Nan Hunter

The new peace proposal on marriage

Filed By Nan Hunter | February 23, 2009 3:00 PM | comments

Filed in: Marriage Equality, Politics
Tags: David Blankenhorn, federal law, gay marriage, marriage equality, marriage politics, New Jersey, New York Times, Rauch, same-sex marriage

In today's N Y Times, there is a jointly-authored proposal for a compromise on marriage by David Blankenhorn (self-described liberal anti-gay marriage advocate) and Jonathan Rauch (self-described gay conservative). It's likely to be the beginning of an effort to build support for this approach. Look for a panel on it later in the spring at Brookings, where Rauch is a fellow.

Blankenhorn and Rauch call for a federal law that would make these changes:

  • Recognize as civil unions all same-sex couples who have married or registered in their states for civil unions, and extend federal marriage benefits and duties to this group;
  • Condition this recognition on the states according "robust religious conscience exceptions" for religious organizations that object to same-sex marriage; and
  • Enact new federal provisions that shield religious organizations from federal law penalties if they refuse to recognize same-sex marriages.

First, credit where credit is due: this proposal will break the ice and hopefully start a useful conversation that focuses on a federal law geared to benefits. And, it cannot have been easy for these two voices to have reached agreement. I credit them both with good faith and good intentions.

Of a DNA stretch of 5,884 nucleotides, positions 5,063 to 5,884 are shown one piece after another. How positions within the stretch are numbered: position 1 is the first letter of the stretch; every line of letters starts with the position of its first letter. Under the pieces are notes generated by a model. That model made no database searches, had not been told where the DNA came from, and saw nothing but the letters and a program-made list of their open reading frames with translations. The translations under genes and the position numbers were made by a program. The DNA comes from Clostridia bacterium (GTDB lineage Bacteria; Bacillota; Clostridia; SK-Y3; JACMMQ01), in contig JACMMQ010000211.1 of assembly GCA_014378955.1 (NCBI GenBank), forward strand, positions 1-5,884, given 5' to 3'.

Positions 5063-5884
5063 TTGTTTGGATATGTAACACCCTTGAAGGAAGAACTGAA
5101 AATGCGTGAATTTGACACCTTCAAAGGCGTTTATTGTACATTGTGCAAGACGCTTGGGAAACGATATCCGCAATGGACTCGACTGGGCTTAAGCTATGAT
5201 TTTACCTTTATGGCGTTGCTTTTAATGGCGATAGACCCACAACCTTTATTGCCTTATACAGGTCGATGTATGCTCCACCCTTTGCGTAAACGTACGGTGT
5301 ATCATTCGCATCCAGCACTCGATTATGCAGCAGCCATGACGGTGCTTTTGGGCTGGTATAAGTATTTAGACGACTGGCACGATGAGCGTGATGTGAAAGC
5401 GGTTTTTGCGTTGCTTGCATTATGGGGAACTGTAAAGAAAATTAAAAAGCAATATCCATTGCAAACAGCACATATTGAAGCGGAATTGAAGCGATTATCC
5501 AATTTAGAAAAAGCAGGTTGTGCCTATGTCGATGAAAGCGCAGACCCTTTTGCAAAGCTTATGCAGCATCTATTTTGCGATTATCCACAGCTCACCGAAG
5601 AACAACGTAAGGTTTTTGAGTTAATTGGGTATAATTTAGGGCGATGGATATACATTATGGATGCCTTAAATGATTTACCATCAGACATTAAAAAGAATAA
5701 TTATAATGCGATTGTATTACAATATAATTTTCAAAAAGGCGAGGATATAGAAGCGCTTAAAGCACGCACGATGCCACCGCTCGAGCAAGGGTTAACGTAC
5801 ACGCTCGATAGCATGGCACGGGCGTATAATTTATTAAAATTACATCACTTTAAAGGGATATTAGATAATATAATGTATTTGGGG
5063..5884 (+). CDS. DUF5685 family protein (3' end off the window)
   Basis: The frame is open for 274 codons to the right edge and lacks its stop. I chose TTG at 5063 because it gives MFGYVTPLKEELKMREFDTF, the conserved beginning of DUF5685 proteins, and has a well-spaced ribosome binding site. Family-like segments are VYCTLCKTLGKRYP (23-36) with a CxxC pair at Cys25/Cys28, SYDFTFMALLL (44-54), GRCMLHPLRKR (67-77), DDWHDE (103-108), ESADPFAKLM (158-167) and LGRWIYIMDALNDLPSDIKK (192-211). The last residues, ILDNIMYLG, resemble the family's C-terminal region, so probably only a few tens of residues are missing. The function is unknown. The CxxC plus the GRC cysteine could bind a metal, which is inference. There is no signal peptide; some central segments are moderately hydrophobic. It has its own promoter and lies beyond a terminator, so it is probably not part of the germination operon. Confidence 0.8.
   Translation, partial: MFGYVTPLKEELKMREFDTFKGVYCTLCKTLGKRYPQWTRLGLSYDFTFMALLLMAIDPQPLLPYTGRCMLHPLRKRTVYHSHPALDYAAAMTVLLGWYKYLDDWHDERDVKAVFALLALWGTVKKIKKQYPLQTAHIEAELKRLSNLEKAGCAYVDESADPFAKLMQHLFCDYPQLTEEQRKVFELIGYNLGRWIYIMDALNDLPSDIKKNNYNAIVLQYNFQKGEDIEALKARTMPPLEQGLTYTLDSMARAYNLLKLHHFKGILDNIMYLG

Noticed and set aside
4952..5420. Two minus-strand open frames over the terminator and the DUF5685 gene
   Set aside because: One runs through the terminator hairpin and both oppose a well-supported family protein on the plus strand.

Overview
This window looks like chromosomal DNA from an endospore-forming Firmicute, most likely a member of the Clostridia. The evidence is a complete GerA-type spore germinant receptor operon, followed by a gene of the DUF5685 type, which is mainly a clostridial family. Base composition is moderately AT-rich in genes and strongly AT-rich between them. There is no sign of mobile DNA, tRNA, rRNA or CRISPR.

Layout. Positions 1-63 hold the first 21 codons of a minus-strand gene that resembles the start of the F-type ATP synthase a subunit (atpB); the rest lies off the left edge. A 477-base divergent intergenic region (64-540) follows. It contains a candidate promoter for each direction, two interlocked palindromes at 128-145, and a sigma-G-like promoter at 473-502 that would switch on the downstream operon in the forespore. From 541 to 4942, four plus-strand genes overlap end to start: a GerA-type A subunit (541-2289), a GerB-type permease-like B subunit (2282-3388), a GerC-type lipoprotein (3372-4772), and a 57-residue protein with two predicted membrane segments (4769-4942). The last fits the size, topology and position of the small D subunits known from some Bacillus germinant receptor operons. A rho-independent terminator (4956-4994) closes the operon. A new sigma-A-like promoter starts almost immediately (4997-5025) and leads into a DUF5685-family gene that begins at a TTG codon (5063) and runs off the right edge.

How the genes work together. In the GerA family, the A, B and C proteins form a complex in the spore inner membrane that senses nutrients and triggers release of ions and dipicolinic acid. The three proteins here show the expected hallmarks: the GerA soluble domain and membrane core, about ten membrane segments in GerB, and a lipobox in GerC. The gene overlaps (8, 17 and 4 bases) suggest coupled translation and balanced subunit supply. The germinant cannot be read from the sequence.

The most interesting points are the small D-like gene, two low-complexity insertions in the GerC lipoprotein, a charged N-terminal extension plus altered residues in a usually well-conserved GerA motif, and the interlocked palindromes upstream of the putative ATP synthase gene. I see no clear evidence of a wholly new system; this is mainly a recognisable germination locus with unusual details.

That said, I've got problems.

As I've said before, I support federal recognition of civil unions as the best next step to take on relationship recognition. And I also support some degree of opt-out, in some situations, for churches/synagogues/mosques and the next concentric circle out of sectarian organizations. But there are two big pieces of this proposal that I can't go along with.

First, if federal law is going to continue to follow state law for the purpose of defining who is eligible when a federal program requires marriage, then it should recognize as marriage - not as civil unions - the Mass and CT and other same-sex marriages that are legal under state law. Following the status recognized by the state has always been the federal approach.

If that is going to change, as Blankenhorn and Rauch propose, then federal law should create a federal civil union status - independent of state law - as the eligibility requirement for federal programs. It would, as a federal status, be open to couples who qualify regardless of whether their state of residence recognizes civil unions. And note that I didn't say "gay couples" - a federal civil union status should be open to both straight and gay couples.